Researchers explore how creative collaborations form

Michael Setzer Feb 17, 2013

When postdoctoral fellow of machine learning Burr Settles was in graduate school, he was missing his passion; The rigor imposed by the University of Wisconsin-Madison left the once-avid musician swamped with research and classes. To get his musical fix, he and a few friends decided to try and write a song every other day for an entire month. The group chose February, and since then, the endeavor has bloomed into February Album Writing Month (FAWM), now a popular creative collaboration website that cranks out thousands of songs every February. Settles and assistant professor of human-computer interaction Steven Dow recently analyzed FAWM to answer some fundamental questions regarding creative collaboration.

The pair came with different skill sets, with Settles’ background in computer science and machine learning and Dow’s focus on social science. They used their diverse backgrounds to answer two main questions: How do creative collaborations form, and what makes a collaboration successful?

In FAWM, artists often collaborate to create their 14-song album. Settles and Dow utilized path-based regression to determine which factors were most likely to predict collaboration between artists. Path-based regression works by randomly working through a large set of data that includes users, user comments, songs, and genres. The program starts with one user; it then randomly makes a path through the data from that user until it hits another user. For instance, the program may start at user “A” then randomly move to one of user A’s songs, then to a comment user B left on that song, and then finally to user B. Settles and Dow used the lengths and maps of these paths and compared the results to artists that actually worked together to determine which factors or “connectors” were most common in collaborations.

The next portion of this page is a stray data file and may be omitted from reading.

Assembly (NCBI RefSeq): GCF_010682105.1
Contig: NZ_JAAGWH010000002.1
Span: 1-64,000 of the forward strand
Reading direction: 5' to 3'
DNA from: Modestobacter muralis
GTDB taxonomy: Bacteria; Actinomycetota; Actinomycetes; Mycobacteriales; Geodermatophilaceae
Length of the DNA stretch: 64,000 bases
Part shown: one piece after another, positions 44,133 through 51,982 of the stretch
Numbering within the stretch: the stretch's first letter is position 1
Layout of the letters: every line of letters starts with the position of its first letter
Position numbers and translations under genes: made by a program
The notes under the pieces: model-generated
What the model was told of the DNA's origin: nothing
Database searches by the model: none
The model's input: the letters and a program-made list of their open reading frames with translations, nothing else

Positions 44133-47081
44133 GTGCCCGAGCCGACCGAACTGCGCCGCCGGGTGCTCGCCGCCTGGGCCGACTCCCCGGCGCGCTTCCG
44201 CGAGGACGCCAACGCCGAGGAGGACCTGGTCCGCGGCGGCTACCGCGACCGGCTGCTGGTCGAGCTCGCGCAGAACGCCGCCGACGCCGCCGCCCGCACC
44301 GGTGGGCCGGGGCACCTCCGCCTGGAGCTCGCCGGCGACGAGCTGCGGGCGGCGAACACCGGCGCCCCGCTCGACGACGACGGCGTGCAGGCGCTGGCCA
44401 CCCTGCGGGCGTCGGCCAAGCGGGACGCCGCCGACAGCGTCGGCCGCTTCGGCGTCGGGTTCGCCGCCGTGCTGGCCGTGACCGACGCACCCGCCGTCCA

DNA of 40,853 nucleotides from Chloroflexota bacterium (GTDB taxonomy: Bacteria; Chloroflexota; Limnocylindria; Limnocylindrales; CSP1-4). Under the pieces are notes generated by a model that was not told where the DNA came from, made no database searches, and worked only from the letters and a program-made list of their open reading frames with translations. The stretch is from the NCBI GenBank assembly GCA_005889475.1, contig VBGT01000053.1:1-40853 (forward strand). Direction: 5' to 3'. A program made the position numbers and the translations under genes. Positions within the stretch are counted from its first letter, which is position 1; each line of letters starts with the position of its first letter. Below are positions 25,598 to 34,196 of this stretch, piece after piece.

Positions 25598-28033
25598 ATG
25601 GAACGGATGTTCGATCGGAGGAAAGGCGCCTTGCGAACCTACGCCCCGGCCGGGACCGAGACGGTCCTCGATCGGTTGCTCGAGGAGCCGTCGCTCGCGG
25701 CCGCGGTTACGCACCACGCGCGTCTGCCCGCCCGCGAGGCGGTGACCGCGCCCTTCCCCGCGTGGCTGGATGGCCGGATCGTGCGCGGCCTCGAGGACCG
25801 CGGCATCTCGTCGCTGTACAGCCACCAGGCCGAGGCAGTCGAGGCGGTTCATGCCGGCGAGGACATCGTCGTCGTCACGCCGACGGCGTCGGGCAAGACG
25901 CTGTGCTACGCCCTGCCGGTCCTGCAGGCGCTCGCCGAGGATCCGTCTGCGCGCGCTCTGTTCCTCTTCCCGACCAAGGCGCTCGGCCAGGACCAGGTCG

The findings fell in line with some common social theories — for example, communication between users was a key predictor for collaborations. This communication may come in the form of users commenting on other’s songs, “following” each other, or directly messaging each other. The study also found that users collaborating together were more likely to have a similar, but not exact, amount of musical experience.

Perhaps even more surprisingly, Dow and Settles found a negative correlation between users who tagged songs with the same genre. For example, a user who tags his or her song as folk was more likely to team up with a heavy-metal singer that happened to appreciate folk than another folk artist.
“There is sort of a desire to connect to people outside your area of genre, which we found was an interesting thing that bubbled up,” Dow said. Settles added, “In hindsight, this makes a lot of sense, but there wasn’t a precedent for it in the literature.”

To answer what made a collaboration successful, Settles and Dow utilized a survey asking participants about their least and most successful collaborations. Along with asking users to quantify their experience (e.g. on a scale of 1 to 100, how much work did you put in?), users were encouraged to give comments. As with path-based regression, the survey yielded some results that were in line with common social theories: For instance, plenty of communication was key for a successful collaboration.

Furthermore, the artists were happiest with their collaborations when the work was split completely evenly. As predicted, artists who do the lion’s share of the work often end up dissatisfied. Surprisingly, however, the users who did little work also had negative feelings regarding the collaboration. “If you don’t put your work into the collaboration, it’s bound not to be successful,” Dow said. The study also indicated that a shared interest in genre did not necessarily predict a successful collaboration.

Settles and Dow believe the future application of methods similar to theirs could be far-reaching, especially in other areas of creative collaboration. Both believe the mixture of quantitative and qualitative analysis resulted in a successful collaboration of their own. “In the end, I think we made a lot of contributions in both directions that neither of us could have made alone,” Settles said.